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Wednesday, 10 October, 2001, 10:57 GMT 11:57 UK
When bad news is 'good news'
James Carville
Grid man: US spin expert James Carville
Jo Moore, an adviser to Stephen Byers, suggested using the 11 September attacks on America to bury "bad news". But, writes BBC News Online's Chris Horrie, the government is well practised when it comes to identifying "good" and "bad" news days.

Following the advice of ex-President Clinton's PR chief James Carville that "politicians must always be ahead of the news cycle" New Labour has become expert in the art of controlling the formal "news agenda".

The key to this art is a planning process called The Grid - an extremely detailed forward diary which now dominates the policy-making process in Whitehall.

Government announcements are divided into "good news", such as a planned extra spending on the health service or "bad news", like the critical report on councillors' expenses which, it was suggested, should be "buried" in the aftermath of the 11 September attacks on the US.

This is basically burying this minor piece of bad news under the bodies of 6,000 people

The Rev David Smith

Each policy announcement is given a day in the Grid. Care is taken to make sure bad news is announced on what are likely to busy news days, during major sporting events, or at Christmas and holiday times, when the news is likely to get less attention.

Conversely, the release of good news is timed for slow news days when there are few national news events scheduled.

The Grid is also used to spread favourable news items evenly, so that each announcement makes the maximum impact.

Likewise an attempt is made to bunch all the adverse news on a single day so hopefully no one problem receives too much attention.

Good day for it?

The ideal bad news day is one which is well out of the way of national or local elections and, at the same time, dominated by planned events, such as a royal wedding, which are likely to preoccupy the media.

Cockerell and Campbell
Michael Cockerell with Grid meister Alastair Campbell
Even then a bad news day will normally be followed by a big announcement of positive news to give a sugar coating on the bad news pill.

The Grid is created and guarded by people like Jo Moore, one of around 80 personal press officers and policy advisers working in Whitehall.

Last year the Grid system was extended to include European Union announcements after a series of unscheduled EU notices upset the normally smooth process of news management.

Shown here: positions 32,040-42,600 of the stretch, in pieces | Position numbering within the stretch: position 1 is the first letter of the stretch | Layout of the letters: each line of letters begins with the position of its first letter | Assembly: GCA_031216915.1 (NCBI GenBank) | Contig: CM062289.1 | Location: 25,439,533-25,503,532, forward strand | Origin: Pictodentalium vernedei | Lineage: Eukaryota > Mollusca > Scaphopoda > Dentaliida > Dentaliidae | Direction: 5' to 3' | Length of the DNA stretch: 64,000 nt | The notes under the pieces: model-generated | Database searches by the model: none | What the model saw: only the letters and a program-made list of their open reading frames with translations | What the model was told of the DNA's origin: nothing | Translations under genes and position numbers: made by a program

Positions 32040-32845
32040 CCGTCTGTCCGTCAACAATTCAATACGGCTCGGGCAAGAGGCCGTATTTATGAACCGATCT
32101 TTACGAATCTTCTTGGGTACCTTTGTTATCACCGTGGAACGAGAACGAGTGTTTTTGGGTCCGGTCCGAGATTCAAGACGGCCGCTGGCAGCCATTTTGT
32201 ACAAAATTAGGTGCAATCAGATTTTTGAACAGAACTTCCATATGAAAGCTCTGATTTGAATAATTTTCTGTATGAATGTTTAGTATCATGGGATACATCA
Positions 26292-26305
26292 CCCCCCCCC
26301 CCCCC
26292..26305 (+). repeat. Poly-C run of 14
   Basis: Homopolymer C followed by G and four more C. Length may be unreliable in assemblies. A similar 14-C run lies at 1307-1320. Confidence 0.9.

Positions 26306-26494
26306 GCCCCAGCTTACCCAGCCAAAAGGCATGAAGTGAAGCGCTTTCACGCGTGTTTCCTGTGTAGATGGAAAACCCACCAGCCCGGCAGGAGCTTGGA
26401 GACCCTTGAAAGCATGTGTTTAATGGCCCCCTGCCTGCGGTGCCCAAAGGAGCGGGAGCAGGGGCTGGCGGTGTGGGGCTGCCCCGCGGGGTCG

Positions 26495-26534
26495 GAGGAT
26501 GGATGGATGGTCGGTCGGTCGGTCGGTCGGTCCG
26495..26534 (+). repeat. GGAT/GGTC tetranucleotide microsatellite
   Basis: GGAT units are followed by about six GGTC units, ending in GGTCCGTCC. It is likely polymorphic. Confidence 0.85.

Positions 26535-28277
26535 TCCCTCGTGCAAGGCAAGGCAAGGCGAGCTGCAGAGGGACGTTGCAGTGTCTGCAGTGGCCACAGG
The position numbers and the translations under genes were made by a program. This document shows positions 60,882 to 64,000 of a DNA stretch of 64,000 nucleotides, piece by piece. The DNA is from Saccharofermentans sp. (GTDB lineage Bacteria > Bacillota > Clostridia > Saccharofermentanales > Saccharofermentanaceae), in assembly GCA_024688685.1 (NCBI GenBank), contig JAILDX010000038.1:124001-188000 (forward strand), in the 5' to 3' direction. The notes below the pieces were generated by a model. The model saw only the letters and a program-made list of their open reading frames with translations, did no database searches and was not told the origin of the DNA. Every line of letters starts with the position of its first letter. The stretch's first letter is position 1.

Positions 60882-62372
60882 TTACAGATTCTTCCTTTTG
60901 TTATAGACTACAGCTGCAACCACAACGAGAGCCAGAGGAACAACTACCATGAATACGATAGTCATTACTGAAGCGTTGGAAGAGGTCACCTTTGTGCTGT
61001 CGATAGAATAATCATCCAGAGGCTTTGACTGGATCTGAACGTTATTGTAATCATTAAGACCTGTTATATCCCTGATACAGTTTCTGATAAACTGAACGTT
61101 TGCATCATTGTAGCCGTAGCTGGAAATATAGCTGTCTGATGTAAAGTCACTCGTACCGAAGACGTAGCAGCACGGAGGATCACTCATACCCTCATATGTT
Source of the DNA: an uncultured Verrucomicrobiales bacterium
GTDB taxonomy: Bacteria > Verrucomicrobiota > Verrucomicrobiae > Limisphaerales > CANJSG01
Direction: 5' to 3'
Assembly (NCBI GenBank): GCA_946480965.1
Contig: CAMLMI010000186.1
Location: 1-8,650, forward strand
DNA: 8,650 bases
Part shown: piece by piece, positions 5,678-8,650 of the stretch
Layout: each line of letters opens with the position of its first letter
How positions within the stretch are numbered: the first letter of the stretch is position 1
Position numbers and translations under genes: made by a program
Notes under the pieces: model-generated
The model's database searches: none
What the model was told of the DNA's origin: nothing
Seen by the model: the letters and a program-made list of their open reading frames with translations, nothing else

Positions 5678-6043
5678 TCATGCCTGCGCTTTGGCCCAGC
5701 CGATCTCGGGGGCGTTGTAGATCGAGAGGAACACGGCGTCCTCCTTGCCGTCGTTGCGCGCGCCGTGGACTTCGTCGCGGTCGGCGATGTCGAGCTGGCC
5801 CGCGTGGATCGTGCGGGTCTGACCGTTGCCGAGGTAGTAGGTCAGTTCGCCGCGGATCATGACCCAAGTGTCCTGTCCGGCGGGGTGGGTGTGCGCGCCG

'Euro Grid'

The government had been embarrassed over the summer of 2000 by an unplanned series of "bad news" EU directives on gay rights, the withdrawal of state aid for the British car industry and a row with the US over spy satellites.

Stephen Byers: Accused of rushing Bad News
But Downing Street still has no control over the timing of EU policy announcements. The new "Euro Grid" simply works by adapting the basic domestic Grid to work around expected good and bad EU news.

Much of the detail of the grid system was uncovered by film-maker Michael Cockerell, one of the country's leading experts on the workings of Downing Street and Whitehall.

Cockerell says New Labour's reported "obsession" with news management is a defensive reaction designed to counter extremely hostile press coverage which, party chiefs believe, kept the party out of power for a generation.

'Corrosively cynical'

In an interview last year Prime Minister Tony Blair told Cockerell that British newspapers could be "corrosively cynical" and "fundamentally dishonest" and that any government was entitled to take steps to defend itself.

"It's just modern government," Mr Blair said. "Over the past 20 years the media has intensified - become 24 hours a day. So you have to try to be smarter, sharper and quicker off the mark than you used to be."

Speaking well before the controversial 11 September memo was sent, Mr Blair's then press secretary Alastair Campbell added: "We are not the horrible, Machiavellian people as we are portrayed.

"There is a huge range of information that we have to get out in a co-ordinated way."

See also:

09 Oct 01 | UK Politics
Aide apologises for 'attacks memo'
13 Mar 01 | UK Politics
Spinning out of control
29 Sep 01 | UK Politics
Speaker attacks lobbyists and spin
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